Revisit ‘Madonna: Truth or Dare’ on Its 25th Anniversary

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The 'Madonna: Truth or Dare' poster. (Miramax)
The ‘Madonna: Truth or Dare’ poster. (Miramax)

Like any big occurrence—Kennedy’s assassination in 1963 or the Challenger explosion in 1986 (or any other huge event in one’s lifetime)—I remember where I first saw the 1991 documentary Madonna: Truth or Dare.”

I was living in my home state of Indiana, and while I’m not sure how much influence the film had on me, it was ironically the same year that I came out of the closet.

Did Madonna and this film, directed by Alek Keshishian, help me see that it was OK to be myself and come out of the closet? Since I don’t recall the exact date when I came out, it’s possible that it did send me a positive message that I wasn’t getting from other films or television.

What I do know is there was something not only about Madonna’s freedom in her music and how she lived her life—which were big parts of the film—but also about the inclusion in the film of many of her dancers, who were mostly gay men. We saw them at New York’s gay pride parade, being flamboyant and not caring as well as, in one scene late in the film that I remember elicited groans from the audience in that Indianapolis theater, two men passionately kissing.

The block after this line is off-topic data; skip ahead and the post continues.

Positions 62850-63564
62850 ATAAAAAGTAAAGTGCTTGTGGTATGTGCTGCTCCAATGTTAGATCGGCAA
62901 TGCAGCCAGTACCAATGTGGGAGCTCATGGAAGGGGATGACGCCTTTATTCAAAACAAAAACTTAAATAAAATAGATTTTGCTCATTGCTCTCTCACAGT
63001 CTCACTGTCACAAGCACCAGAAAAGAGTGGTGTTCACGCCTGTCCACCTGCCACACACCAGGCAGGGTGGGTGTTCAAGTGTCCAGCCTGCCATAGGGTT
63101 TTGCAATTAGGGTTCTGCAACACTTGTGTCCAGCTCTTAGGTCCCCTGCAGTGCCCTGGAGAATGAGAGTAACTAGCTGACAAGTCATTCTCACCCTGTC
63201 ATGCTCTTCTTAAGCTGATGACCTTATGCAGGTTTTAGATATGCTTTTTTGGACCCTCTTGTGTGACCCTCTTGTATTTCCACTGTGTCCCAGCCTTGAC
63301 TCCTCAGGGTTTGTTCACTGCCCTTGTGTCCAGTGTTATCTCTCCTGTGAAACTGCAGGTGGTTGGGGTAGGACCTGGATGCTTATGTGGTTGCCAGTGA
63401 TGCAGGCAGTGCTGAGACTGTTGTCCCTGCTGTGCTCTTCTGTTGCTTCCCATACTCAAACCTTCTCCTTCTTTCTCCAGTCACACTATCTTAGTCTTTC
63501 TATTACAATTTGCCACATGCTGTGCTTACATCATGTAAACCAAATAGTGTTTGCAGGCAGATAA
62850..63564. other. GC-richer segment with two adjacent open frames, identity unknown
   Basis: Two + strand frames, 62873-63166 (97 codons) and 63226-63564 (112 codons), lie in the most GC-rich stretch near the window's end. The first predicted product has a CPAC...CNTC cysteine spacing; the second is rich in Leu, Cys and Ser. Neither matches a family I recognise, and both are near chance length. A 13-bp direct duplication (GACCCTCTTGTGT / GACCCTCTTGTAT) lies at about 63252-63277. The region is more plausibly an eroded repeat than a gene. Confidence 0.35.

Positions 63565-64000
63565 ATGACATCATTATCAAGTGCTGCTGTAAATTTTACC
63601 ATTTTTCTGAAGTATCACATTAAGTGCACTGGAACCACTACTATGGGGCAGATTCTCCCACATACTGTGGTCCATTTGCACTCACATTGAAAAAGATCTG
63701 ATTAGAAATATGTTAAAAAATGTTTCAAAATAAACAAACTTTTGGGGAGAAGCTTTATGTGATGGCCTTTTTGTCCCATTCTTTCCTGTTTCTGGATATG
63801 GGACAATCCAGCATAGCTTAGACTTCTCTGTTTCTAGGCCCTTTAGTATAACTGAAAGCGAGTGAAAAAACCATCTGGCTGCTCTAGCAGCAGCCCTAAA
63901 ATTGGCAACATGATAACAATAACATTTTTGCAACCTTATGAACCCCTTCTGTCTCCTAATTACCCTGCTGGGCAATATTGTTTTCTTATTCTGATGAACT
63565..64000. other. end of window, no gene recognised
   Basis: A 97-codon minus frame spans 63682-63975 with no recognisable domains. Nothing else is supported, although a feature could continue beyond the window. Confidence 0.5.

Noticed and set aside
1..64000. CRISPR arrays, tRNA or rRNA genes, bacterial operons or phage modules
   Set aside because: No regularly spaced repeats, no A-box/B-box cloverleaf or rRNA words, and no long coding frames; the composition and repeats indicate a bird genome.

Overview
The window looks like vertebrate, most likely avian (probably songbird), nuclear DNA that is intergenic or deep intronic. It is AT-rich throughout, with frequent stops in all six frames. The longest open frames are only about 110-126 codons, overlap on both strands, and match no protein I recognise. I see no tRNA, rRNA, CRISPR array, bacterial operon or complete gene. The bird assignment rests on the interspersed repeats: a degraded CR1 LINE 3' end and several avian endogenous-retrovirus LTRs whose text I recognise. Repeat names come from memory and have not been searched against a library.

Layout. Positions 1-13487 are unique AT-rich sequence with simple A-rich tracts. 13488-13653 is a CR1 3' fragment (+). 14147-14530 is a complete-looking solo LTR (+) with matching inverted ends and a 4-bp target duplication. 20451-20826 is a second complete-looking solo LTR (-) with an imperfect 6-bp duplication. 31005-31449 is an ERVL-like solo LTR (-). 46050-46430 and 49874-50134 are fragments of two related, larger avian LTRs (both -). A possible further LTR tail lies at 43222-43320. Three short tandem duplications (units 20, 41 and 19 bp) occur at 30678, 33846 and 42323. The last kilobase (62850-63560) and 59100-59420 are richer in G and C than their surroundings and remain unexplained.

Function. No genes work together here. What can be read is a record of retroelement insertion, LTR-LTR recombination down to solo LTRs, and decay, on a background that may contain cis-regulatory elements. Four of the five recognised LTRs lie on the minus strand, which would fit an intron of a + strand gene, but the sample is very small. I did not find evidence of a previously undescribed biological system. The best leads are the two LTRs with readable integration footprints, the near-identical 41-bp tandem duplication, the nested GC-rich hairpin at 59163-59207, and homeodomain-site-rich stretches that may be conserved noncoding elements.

Like so many things we all see when we look back as influential moments in our respective lives, “Madonna: Truth or Dare” definitely meant something to me at a time when I was just learning that it was all right to accept who I was and, hopefully, be able to share that person with friends, family and anyone I met along this journey of life.

This month marks the 25th anniversary since the film’s release and it holds up pretty damn well. The film came out at the height of Madonna’s fame when she ruled the pop and dance charts, and had also appeared in popular films like “Dick Tracy” with her then-lover Warren Beatty (who appears in “Truth or Dare”), and a year before one of her best roles in “A League of Their Own.

But when we look back, it was Madonna’s music and her persona that will be remembered, and “Madonna: Truth or Dare” encapsulates so much of both. Shot in black and white, except for the colorful and vibrant concert sequences, the film is a marvel and, lucky for you, is available to watch now with XFINITY On Demand.

Here is the trailer from the film:

Want more Madonna? Check out the many additional titles in the XFINITY library

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